We noted a marked decrease in unadjusted one-year mortality between 2007 and 2009. During the same years a substantial increase in patients admitted with ICH or AIS were noted due to structural changes in some centers leading to more less severely ill patients being admitted, which most likely explains the noted shift in mortality. It should also be highlighted that the vast majority of patients with ICH or AIS are treated outside of the ICU setting (for example in stroke units). In our study setting, only patients with the most severe cases of ICH and AIS are treated in the ICU, as all hospitals included have dedicated stroke units. Thus, our study obviously undervalues the total burden of AIS and ICH but represent the ICU-treated portion well. Furthermore, during the study period thrombectomy had not been established in the treatment of large vessel occlusion AIS [2933]. The patients with and large vessel occlusion AIS probably constitute a notable proportion of patients with AIS being treated in the ICU prior to the establishment of thrombectomy. Thus, considering the effectiveness of thrombectomy for large vessel occlusion, the long-term cost-effectiveness of AIS has most likely improved and the number of patients with AIS requiring ICU care at all have may have decreased [34, 35]. This limits the interpretation and the generalization of the AIS results to the modern thrombectomy era. Cost-effectiveness correlated strongly with the severity of illness and the ECPIS was highest among patients with ICH or AIS in all risk bands, with the exception of risk band 4, where AIS was associated with the lowest ECPIS. Although we cannot confirm this, it is possible that these patients represent a group with relatively small infarcts but severe extracranial organ dysfunction (e.g. respiratory dysfunction after basilar artery occlusion), requiring intensive care, from which recovery is favorable.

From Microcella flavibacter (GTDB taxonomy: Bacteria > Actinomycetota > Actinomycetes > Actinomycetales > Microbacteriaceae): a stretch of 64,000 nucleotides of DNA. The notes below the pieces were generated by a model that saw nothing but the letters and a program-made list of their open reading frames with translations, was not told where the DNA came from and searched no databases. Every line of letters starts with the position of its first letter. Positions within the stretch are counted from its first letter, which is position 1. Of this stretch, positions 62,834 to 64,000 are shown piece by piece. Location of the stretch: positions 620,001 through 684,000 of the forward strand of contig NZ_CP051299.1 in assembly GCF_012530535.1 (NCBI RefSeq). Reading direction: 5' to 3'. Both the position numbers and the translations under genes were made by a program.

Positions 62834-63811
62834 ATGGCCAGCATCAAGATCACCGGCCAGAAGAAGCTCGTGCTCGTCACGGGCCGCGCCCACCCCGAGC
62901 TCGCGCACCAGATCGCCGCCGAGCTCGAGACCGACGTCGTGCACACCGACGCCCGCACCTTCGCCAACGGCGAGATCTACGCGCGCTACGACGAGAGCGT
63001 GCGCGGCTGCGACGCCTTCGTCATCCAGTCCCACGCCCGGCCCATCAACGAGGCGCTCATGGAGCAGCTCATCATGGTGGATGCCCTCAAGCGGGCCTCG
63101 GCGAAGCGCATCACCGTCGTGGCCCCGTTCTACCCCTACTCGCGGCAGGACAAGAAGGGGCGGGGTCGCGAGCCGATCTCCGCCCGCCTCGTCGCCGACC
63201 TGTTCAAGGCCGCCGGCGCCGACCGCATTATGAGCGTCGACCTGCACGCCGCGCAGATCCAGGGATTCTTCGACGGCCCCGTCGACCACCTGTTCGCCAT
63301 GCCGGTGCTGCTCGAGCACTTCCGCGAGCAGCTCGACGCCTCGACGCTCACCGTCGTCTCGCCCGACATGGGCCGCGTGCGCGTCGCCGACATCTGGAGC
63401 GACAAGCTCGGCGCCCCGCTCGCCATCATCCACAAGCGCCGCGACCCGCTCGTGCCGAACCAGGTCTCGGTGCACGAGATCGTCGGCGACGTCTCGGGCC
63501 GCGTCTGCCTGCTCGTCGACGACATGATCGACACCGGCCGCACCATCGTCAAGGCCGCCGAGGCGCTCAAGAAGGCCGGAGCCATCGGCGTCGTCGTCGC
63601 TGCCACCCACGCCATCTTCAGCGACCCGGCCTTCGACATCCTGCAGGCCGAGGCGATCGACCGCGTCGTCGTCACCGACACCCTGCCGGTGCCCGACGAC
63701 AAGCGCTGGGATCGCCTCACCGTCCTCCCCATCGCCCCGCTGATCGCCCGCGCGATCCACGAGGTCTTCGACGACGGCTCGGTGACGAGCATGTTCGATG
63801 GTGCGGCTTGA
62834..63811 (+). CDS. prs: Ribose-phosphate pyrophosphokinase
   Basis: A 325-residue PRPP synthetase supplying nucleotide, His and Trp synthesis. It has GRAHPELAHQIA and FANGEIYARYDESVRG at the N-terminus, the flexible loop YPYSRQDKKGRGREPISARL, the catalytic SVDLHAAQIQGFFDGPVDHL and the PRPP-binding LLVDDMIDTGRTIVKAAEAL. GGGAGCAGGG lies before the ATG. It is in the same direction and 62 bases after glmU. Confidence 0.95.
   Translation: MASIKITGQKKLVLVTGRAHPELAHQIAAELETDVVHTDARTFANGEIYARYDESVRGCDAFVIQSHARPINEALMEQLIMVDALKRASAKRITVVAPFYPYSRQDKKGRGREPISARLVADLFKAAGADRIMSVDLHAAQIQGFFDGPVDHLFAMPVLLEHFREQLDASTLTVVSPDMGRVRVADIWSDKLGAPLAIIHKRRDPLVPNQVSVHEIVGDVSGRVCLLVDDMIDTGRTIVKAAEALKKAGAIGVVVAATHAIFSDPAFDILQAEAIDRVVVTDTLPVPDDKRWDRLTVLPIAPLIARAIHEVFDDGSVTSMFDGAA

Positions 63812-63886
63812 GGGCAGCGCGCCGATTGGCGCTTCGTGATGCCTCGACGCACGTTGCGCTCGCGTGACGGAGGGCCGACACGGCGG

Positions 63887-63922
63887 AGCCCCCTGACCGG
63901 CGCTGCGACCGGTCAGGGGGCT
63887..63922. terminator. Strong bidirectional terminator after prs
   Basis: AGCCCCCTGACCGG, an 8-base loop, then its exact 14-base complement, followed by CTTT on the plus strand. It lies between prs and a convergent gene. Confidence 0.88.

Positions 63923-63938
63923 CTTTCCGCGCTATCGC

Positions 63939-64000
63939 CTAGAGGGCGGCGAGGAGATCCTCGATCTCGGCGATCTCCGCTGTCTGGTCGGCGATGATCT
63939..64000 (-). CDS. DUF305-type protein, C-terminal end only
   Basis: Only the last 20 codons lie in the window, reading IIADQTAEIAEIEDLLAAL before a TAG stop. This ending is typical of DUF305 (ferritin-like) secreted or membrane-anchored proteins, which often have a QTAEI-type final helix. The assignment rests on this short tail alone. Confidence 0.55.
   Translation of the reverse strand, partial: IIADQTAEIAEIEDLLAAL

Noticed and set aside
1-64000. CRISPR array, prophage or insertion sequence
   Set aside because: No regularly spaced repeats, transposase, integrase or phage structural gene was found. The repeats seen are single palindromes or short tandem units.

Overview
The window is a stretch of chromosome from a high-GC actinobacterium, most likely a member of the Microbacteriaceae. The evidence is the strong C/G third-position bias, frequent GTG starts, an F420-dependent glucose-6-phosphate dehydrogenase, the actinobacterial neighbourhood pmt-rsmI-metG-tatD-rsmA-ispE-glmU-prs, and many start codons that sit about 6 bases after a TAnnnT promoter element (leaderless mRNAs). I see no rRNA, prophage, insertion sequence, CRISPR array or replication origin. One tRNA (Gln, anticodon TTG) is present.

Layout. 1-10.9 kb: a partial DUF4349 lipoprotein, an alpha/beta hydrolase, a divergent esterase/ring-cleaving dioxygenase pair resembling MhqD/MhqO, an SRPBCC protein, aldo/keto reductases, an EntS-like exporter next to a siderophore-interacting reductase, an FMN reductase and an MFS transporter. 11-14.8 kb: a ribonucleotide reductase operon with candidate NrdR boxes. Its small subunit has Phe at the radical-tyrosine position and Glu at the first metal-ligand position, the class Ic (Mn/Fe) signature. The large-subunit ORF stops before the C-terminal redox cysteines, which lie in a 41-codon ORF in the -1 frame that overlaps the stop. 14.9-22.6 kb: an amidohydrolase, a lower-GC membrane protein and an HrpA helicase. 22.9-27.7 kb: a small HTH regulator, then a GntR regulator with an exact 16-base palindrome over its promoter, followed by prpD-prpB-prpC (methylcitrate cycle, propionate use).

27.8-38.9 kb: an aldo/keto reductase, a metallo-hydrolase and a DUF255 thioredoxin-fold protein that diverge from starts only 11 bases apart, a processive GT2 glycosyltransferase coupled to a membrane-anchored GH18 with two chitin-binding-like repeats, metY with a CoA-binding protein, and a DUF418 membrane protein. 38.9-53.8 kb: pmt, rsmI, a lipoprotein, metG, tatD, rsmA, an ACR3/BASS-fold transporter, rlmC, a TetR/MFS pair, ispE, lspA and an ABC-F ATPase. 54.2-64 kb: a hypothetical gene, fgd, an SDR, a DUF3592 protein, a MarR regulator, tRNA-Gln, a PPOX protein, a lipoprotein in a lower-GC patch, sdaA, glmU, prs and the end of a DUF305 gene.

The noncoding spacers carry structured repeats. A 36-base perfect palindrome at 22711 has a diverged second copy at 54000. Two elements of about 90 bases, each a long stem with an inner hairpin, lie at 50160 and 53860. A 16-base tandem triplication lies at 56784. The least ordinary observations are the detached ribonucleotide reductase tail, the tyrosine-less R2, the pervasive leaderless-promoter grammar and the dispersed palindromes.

Future directions

In our study we noted a steady increase in the number of neurocritical patients treated in the ICU. This probably reflects the parallel increase in ICU beds and the rapidly aging population in Finland, increasing the need for intensive care [8]. The total number of ICU beds in Finland is approximately 6 per 100,000 persons, which is among the lowest in Europe and one fifth of that in the USA [36, 37]. Thus, considering the rapidly aging population a continued increase in the number of patients requiring neurocritical care and an increased demand for ICU beds are to be expected. Accordingly, efforts should be put towards preventing these events, as outcomes are poor and treatment is resource-demanding and costly. Effectively treating risk factors for stroke (SAH, ICH, AIS) and TBI has the potential to reduce the burden of these neurocritical illnesses. For example, the decreased incidence of smoking in Finland has been linked to a decreased incidence in SAH [38]. Similar prevention should be targeted in TBI, which could be achieved by avoiding falls among the elderly, and reducing alcohol-related falls and traffic-related accidents.